Earlier this week a report appeared in the press which brought the subject of Olympic branding rights into the public spotlight once again. A London store owner is attempting to avoid falling foul of the London Olympic Games and Paralympic Games Act 2006 by proudly displaying the words “Lodnon 2102 Oimplycs” above five interlaced squares, one blue, one yellow, one black, one green, and one red.
The 2006 Act enables the London Organising Committee of the Olympic Games and Paralympic Games Limited (LOCOG) to protect the identity and brand of the London Olympics. The 2006 Act is in addition to the Olympic Symbols etc (Protection) Act 1995 (OSPA), which protects the rights of The International Olympic Committee (IOC), and the various trademarks and designs which are either owned or licensed by LOCOG.
The various acts which cover the London Olympics restrict the use of any designs related to the games, words such as Olympic, Olympian, and Paralympic, the mottos of the IOC and International Paralympic Committee (IPC) and their symbols – the IOC symbol being five interlaced rings, one blue, one yellow, one black, one green, and one red.
In addition to these restrictions on Olympic symbols and designs there are also limitations on the use of ‘Listed Expressions’ which may suggest an association with the London Olympics. Organisation and individuals in the United Kingdom (UK) must now be careful about using a combination of any two of the words Games, Two Thousand and Twelve, 2012, Twenty-Twelve or any one of these words with one or more words from London, Medals, Sponsors, Summer, Gold, Silver, Bronze. These acts have already seen a butcher in Weymouth, Dorset (home of the Sailing events) asked to remove a sign depicting the IOC symbol in sausages in 2007, an 81 year old grandmother advised that she could not sell a doll dressed in a shirt with GB 2012 on the front at a local fundraiser, and a cafe owner threatened with court action for displaying five overlapping bagels in the cafe window. It remains to be seen how Lodnon 2102 Oimplycs will fare.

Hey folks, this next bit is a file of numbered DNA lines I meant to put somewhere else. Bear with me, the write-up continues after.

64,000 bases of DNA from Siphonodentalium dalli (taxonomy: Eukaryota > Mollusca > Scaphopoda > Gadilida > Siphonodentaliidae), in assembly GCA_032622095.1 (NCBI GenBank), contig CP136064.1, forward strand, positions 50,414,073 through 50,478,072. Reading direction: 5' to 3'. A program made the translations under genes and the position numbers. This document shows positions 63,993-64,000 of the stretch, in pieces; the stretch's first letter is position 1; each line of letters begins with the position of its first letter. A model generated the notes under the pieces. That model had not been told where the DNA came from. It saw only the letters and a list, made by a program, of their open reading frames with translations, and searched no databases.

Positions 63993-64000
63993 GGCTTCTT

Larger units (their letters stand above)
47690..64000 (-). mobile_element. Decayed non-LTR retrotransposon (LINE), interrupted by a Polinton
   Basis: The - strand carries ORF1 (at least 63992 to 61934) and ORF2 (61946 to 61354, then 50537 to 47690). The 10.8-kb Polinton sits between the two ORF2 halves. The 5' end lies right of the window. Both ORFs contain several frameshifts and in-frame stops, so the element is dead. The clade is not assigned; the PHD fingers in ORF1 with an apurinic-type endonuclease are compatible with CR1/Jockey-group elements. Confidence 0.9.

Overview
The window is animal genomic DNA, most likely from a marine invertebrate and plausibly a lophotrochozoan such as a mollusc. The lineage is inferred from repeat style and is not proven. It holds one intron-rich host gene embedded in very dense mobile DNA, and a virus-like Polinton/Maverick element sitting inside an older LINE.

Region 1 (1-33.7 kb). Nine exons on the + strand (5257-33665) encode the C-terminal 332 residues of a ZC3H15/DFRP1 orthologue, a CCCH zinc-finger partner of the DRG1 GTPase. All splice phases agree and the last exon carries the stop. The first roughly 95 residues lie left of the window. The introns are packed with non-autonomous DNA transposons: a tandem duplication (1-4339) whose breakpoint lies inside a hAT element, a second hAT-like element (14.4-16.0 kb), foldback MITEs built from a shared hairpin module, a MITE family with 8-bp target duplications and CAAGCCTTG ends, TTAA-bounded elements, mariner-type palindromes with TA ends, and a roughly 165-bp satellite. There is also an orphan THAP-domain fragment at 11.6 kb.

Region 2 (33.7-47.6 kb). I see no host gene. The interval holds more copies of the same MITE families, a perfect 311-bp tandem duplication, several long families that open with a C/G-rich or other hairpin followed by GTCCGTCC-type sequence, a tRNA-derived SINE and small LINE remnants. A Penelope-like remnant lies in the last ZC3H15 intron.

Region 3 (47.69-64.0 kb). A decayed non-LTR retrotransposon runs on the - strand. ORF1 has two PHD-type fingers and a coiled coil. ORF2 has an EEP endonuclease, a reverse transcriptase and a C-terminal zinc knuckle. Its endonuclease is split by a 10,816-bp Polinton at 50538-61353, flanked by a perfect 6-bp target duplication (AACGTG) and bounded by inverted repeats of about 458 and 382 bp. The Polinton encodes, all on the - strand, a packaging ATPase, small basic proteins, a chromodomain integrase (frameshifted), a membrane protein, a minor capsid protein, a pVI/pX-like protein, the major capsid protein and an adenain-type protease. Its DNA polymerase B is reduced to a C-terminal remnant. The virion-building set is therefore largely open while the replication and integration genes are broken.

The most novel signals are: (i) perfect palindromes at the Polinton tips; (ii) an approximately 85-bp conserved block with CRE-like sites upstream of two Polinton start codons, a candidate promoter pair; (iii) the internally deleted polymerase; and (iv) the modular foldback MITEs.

Irish bookmaker Paddy Power has shown this week that, armed with a decent lawyer and a fair amount of ingenuity, it is still possible to take on LOCOG and win. Their billboard announcing sponsorship of the “largest athletics event in London this year” – namely an egg and spoon race in London, France, was ordered down by LOCOG but Paddy Power fought and the sign remains on view.
The IOC and LOCOG do take their rights very seriously, something which an increasing number of individuals and businesses in the UK have found out. The explanation behind this is quite simple and it is an economic one.
Both organisations grant exclusive rights to their official partners (11 for the IOC and seven for LOCOG), the seven LOCOG supporters, and the 28 providers and suppliers of LOCOG and generate considerable revenue by doing so. In the case of LOCOG their £2 billion budget is derived solely from private sources, including sponsorship, merchandise, and broadcasting rights.
In return for sponsorship or services these businesses are granted the right to be associated with the London Olympics or the IOC (a good list can be found here via The Guardian).
In addition to the actual revenue from sponsorship (which, for the IOC, is estimated to grow to over $1 billion from its The Olympic Partners (TOP) worldwide sponsorship program in the period 2013-2016) these partners are also providing free advertising for the IOC and the London Olympics. The sponsors, in turn, take every opportunity they can to promote their brand – outside the venues, along the route of the torch relay, across London. Sponsors will go to great lengths to gain as much exposure as possible.